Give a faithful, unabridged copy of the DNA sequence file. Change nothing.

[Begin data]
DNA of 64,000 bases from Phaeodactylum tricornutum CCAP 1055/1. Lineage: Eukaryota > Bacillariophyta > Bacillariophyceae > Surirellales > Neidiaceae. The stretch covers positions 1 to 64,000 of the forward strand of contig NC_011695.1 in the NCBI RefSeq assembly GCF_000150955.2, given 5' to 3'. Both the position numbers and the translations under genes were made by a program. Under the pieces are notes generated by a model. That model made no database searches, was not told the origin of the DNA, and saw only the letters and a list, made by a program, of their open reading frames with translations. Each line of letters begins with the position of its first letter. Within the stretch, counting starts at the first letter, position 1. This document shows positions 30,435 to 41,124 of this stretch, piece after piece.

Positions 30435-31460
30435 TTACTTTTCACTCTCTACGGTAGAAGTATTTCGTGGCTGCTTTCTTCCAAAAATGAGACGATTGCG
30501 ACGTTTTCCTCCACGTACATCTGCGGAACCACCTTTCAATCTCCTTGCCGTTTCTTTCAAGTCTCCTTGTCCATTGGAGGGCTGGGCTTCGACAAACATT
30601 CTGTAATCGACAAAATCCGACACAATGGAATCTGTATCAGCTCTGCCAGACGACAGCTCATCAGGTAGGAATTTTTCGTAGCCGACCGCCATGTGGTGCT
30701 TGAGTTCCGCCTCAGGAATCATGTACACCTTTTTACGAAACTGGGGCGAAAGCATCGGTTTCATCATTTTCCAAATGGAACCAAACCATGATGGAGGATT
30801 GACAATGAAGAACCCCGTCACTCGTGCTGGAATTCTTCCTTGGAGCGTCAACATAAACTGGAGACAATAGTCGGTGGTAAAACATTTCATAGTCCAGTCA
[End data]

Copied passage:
DNA of 64,000 bases from Phaeodactylum tricornutum CCAP 1055/1. Lineage: Eukaryota > Bacillariophyta > Bacillariophyceae > Surirellales > Neidiaceae. The stretch covers positions 1 to 64,000 of the forward strand of contig NC_011695.1 in the NCBI RefSeq assembly GCF_000150955.2, given 5' to 3'. Both the position numbers and the translations under genes were made by a program. Under the pieces are notes generated by a model. That model made no database searches, was not told the origin of the DNA, and saw only the letters and a list, made by a program, of their open reading frames with translations. Each line of letters begins with the position of its first letter. Within the stretch, counting starts at the first letter, position 1. This document shows positions 30,435 to 41,124 of this stretch, piece after piece.

Positions 30435-31460
30435 TTACTTTTCACTCTCTACGGTAGAAGTATTTCGTGGCTGCTTTCTTCCAAAAATGAGACGATTGCG
30501 ACGTTTTCCTCCACGTACATCTGCGGAACCACCTTTCAATCTCCTTGCCGTTTCTTTCAAGTCTCCTTGTCCATTGGAGGGCTGGGCTTCGACAAACATT
30601 CTGTAATCGACAAAATCCGACACAATGGAATCTGTATCAGCTCTGCCAGACGACAGCTCATCAGGTAGGAATTTTTCGTAGCCGACCGCCATGTGGTGCT
30701 TGAGTTCCGCCTCAGGAATCATGTACACCTTTTTACGAAACTGGGGCGAAAGCATCGGTTTCATCATTTTCCAAATGGAACCAAACCATGATGGAGGATT
30801 GACAATGAAGAACCCCGTCACTCGTGCTGGAATTCTTCCTTGGAGCGTCAACATAAACTGGAGACAATAGTCGGTGGTAAAACATTTCATAGTCCAGTCA